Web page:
Name: Rob Gurney
Company, city: oneworld; New York, New York
Number of employees: The central oneworld team numbers around 30, but oneworld member airlines collectively employ 400,000.
Recent project: I don’t think of things as projects but as a stream of initiatives to make the customer experience better. In that vein, we’re updating technology, growing revenue by making it easier to do business with us and reimagining our brand.
First job: Unpaid, I ran errands for my grandfather; he owned multiple businesses, from jewelry to betting shops. In the travel industry, I started as a management trainee with Qantas.
Little-known fact about you: I’m a long-time surfer. It’s not as easy to surf in NYC as it has been in some of my other postings.
What innovations/initiatives do you foresee in the industry over the next years? Capabilities rapidly enabled by technology are the driving force of the future, from serving customers to aircraft technology. In order to exploit the full potential, we need to make a more effective, efficient use of space and infrastructure. Developments are underway, but we have to use technology without compromising safety and security.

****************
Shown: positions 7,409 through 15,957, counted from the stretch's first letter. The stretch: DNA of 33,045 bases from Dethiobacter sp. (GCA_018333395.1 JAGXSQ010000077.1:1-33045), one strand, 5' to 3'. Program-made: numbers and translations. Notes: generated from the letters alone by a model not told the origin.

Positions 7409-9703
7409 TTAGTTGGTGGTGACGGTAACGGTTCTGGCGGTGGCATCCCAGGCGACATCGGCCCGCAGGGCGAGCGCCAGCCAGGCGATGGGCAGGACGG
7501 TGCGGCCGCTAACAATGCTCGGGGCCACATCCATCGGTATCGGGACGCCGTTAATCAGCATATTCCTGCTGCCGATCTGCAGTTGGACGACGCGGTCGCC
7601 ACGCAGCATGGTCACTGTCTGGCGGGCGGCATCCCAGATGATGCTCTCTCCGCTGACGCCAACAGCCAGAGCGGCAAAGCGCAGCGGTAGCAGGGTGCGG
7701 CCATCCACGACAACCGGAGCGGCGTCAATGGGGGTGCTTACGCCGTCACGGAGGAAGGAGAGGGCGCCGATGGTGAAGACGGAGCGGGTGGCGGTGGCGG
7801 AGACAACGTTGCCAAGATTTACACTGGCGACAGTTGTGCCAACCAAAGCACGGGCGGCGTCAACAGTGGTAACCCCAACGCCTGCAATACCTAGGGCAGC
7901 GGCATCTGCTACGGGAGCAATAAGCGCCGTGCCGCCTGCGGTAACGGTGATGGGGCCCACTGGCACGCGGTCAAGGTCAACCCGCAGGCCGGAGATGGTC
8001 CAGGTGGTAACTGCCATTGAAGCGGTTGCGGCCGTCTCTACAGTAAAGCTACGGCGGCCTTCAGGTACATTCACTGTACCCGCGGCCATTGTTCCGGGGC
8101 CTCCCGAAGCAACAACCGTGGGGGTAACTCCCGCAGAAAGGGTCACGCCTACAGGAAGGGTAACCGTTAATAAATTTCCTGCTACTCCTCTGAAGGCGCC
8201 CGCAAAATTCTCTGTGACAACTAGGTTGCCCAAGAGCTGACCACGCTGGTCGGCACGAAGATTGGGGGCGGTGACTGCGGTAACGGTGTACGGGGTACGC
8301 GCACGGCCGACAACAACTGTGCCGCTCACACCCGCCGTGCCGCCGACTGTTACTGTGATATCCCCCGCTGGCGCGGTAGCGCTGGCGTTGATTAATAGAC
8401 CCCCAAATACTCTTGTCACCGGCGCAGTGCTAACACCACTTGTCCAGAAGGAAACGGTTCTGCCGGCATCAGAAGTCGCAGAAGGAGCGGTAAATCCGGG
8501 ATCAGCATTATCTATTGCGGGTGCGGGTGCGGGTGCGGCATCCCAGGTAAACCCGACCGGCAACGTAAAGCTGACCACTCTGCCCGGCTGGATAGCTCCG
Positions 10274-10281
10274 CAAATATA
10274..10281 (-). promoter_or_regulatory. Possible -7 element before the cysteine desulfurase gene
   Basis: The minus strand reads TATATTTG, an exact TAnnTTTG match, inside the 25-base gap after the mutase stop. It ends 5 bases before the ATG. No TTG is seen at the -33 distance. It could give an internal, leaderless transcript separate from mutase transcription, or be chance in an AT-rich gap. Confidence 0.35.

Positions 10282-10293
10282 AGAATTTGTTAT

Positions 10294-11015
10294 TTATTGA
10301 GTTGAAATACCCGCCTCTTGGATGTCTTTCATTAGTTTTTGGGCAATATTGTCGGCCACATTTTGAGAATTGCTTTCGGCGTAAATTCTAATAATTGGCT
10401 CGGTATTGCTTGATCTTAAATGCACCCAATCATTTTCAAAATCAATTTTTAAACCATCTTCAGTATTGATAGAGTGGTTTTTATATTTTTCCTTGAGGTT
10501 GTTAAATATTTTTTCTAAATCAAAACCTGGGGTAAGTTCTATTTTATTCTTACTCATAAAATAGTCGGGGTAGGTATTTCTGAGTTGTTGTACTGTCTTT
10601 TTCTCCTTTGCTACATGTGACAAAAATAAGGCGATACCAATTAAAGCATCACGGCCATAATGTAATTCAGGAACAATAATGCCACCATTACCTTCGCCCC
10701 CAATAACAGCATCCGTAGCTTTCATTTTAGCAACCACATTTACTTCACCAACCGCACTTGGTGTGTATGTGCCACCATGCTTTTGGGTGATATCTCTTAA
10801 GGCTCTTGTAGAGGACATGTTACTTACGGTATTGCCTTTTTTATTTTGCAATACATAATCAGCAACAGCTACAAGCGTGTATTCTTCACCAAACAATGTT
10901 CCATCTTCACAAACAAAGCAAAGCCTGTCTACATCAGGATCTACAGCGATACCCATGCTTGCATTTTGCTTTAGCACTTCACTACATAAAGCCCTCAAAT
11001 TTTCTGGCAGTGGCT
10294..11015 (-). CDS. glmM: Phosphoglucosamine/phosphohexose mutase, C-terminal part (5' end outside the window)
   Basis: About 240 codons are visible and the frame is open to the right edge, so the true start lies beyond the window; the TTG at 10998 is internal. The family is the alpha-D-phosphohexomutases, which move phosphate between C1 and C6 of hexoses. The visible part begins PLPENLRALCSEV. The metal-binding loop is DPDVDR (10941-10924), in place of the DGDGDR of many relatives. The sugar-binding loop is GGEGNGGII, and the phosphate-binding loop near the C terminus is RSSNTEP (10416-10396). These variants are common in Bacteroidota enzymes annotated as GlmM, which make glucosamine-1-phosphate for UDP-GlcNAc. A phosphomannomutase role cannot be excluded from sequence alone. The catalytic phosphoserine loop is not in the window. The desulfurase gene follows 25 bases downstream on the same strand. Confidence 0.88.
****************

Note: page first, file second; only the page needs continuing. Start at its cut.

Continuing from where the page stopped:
Best career advice you’ve received: I’ve received no shortage of advice, but one piece that stuck with me is never to think any experience or knowledge is wasted. Even lateral career moves can be massively useful in building a broader skillset and understanding.
What advice would you give someone starting out in the field? This isn’t an industry for everybody; it’s a field with a much broader purpose. That should be part of your ethos in order to succeed.
Rob Gurney as a Traveler
Favorite travel memory or story: While at a café in Italy, I noticed a missing-dog poster. Later, while walking, I noticed a dehydrated dog lying under a bush. It was the dog from the poster. I gave him some water and carried him back to the café, where he was reunited with his owners.
One travel tip you cannot live without: Steam your shirts in the bathroom. It’s useful with today’s baggage restrictions.
Best advice for business travelers: Just take carry-on. It’s convenient, you can move more quickly, and it’s better for the environment. And fly with a oneworld carrier!
In celebration of oneworld’s 20th anniversary, the alliance plans to roll out branded lounges. Tell us more. Airport co-location and branded lounges are focused projects with longer lead times. We want to create a great customer experience, so we are looking for our airlines to move together at airports where it makes sense and where opportunities allow. We are committed to this idea, and we’ve identified several airports to look at closely. We’re welladvanced in the process, but it is still a work in progress.
What was the inspiration behind oneworld’s new brand positioning as it turns 20? It’s hard to relaunch a well-recognized brand. Our new slogan, “Travel Bright,” has a few connotations; we’re becoming a more human brand and telling our story in a more compelling, modern way. Our focus groups largely comprised our target business travelers flying on more than one airline to make sure we deliver products and services of use to them.